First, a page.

Several miles north of Mount Pleasant, South Carolina is the small fishing town of Awendaw and Garris Landing, the departure point for the Bulls Island Ferry. Bulls Island, ranked a Class 1 Wilderness, is only accessible via the ferry or a kayak. I’ve wanted to visit the island for a while now, and I finally made it over Veteran’s Day weekend!
The Bulls Island Ferry skimmed across the water to the island dock. The sun was shining in the blue sky and the temperature was in the 70’s. It was perfect for photographing birds and viewing the sea grass islands. Our captain was very knowledgeable and stopped frequently to show us the birds and the estuary. I couldn’t have asked for a better day! However if it were any hotter or colder, it would be a very different story. Take time to research when you’d like to visit. There are a lot of animals, alligators and birds in particular, to see on the island.
Since I was going to be on the island for several hours before going back to the mainland, I tried to be super prepared. Someone joked about mosquitos being the state bird in SC. They really weren’t joking! The mosquitos are so numerous and gigantic they almost carried me off, never to be seen again. I took bug spray with me, thankfully, A LOT of bug spray. And applied it liberally. The Sewee Outpost sells drinks, sandwiches with Boar’s Head meat, and snacks so I stopped there before heading to the dock. It’s a great option if you’re visiting the area and staying in a nearby hotel. Of course I grabbed my camera in hopes of getting some wildlife shots and my phone.
I spent the day walking the island, taking in the scenery, the animals, and getting sucked dry of every ounce of blood by the mosquitos and black flies. There are numerous alligators on the island, passerine birds, and once you reach Boneyard Beach there are shore birds and cormorants. The Boneyard Beach is the place to visit. I recommend starting off your visit by going towards the Summerhouse Pond first. This is where, if the sun is shining, you’ll see lots and lots of alligators working on their tans. The photo ops are fantastic, but you must keep in mind that alligators and fast and you don’t want to get between them and the water. And if they look like they’re interested in you, you should keep your distance. However, seeing them in person only a few feet away is incredible and unlike anything you’ve experienced in nature.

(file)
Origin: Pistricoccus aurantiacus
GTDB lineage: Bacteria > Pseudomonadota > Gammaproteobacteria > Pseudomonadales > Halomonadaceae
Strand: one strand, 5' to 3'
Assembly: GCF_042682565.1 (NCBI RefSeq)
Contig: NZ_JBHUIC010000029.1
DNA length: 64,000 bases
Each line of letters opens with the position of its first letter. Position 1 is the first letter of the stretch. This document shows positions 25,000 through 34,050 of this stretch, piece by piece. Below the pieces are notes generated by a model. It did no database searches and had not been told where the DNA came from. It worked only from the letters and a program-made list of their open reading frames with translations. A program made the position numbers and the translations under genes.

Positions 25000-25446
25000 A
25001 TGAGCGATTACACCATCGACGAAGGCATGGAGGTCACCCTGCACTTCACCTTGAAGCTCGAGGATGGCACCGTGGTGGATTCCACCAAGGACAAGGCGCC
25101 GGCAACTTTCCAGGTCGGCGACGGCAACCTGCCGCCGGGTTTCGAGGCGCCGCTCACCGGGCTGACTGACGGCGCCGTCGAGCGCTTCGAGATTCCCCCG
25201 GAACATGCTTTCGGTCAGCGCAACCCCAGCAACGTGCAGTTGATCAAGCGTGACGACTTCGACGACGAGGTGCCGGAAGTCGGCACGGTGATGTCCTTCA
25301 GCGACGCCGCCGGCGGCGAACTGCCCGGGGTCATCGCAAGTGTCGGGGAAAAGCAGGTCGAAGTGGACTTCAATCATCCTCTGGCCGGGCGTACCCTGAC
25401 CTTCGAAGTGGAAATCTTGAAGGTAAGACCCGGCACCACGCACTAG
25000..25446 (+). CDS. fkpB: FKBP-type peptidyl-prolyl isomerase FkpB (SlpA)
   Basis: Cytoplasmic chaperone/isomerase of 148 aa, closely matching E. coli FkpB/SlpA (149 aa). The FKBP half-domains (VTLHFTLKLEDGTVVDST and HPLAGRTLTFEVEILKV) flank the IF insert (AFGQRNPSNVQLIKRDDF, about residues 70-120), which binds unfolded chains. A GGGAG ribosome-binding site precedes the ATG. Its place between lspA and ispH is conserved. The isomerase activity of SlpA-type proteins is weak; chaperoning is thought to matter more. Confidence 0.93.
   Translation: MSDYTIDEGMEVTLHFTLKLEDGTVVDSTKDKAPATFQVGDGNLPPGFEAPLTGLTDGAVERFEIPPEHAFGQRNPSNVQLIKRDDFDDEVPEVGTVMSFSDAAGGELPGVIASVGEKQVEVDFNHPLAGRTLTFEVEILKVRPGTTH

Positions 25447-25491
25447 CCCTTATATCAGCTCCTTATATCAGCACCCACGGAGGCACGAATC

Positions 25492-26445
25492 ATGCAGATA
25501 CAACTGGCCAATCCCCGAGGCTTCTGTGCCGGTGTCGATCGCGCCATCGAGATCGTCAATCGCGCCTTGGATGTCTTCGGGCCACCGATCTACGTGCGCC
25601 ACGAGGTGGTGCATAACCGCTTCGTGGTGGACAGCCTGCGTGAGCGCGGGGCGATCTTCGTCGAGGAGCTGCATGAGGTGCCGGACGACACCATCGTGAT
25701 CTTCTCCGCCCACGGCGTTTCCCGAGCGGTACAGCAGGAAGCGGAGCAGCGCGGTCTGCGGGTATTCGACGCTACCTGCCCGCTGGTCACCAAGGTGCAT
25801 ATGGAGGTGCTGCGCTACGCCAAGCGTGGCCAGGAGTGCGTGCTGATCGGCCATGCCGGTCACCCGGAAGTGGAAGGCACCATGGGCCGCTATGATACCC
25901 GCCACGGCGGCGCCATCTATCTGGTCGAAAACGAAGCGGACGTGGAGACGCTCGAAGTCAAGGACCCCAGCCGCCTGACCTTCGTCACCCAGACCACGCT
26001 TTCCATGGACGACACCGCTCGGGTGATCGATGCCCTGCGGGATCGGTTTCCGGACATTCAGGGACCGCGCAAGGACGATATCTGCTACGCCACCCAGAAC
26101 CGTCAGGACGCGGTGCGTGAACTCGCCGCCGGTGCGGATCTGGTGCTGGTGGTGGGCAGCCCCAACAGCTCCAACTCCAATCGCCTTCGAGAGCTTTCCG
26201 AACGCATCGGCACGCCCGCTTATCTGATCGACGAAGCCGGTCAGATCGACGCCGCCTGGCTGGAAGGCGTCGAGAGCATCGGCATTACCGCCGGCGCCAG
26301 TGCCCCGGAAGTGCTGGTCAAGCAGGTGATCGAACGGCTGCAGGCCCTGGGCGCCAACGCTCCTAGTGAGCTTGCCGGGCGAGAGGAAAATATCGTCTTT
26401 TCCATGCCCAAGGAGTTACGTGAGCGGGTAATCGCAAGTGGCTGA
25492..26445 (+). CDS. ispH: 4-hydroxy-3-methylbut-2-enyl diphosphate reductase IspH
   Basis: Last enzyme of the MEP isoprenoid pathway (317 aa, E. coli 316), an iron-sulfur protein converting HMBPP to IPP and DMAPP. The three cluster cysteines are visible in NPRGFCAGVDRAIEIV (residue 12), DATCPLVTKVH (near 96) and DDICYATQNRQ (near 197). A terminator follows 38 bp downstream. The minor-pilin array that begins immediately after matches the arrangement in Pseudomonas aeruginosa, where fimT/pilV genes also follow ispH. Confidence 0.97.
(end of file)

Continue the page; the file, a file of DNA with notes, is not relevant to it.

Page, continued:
After spending time watching gators, you’ll probably want to meander back towards the picnic area for some snacks or sammies, some water or other beverage, and to hit the restroom. The picnic area is located in the middle of the island, more or less, so it’s a good place to start and come back to before trekking around the rest of the island. I took a nice little break and ate my sandwich before walking towards Boneyard Beach on one of the loooong paths. The island trails all together are several miles long so wear comfy shoes because you’re gonna do some walkin’!
My favorite place was Boneyard Beach. This beach area is a graveyard of dead trees. Remnants of an old maritime forest, these trees erupt from the smooth sand and guard over the beach. The island is a barrier island, which by nature, moves over time. During high tide the ocean waters roll over the beach area, leaving shells in its wake. I found many sand dollars while walking along the shore. Several of the trees were loaded with cormorants and little shorebirds were fishing from the fallen trees as the waves rolled by them.
The boat leaves for the mainland at noon and at four. I stayed until four. We gathered near the dock waiting for the rest of the party to meet back at the boat. Once everyone was present, we hopped on the boat for the ride back. On the way our captain stopped for a bald eagle, various other birds such as curlews, and to show us the oyster bed regeneration projects along the sea grass islands. We also saw dolphins hunting along the island shore, their fins cutting the water as they swam by the boat.
Bulls Island is a beautiful, natural sanctuary on the coast of South Carolina. It is off the beaten path and worth taking the time to get back to nature. I took my camera to take photos, but unplugged from technology, although I had my cell phone and got great signal. It was refreshing to get out of civilization and spend time in such raw surroundings. Aside from the mosquitos and black flies eating me, the trip was such a positive experience! The Bulls Island Ferry staff were friendly and knowledgable and made the trip even more fantastic. If you’re going to the Charleston area in the near future, you should consider taking a trip off the beaten path to Bulls Island. You won’t be disappointed!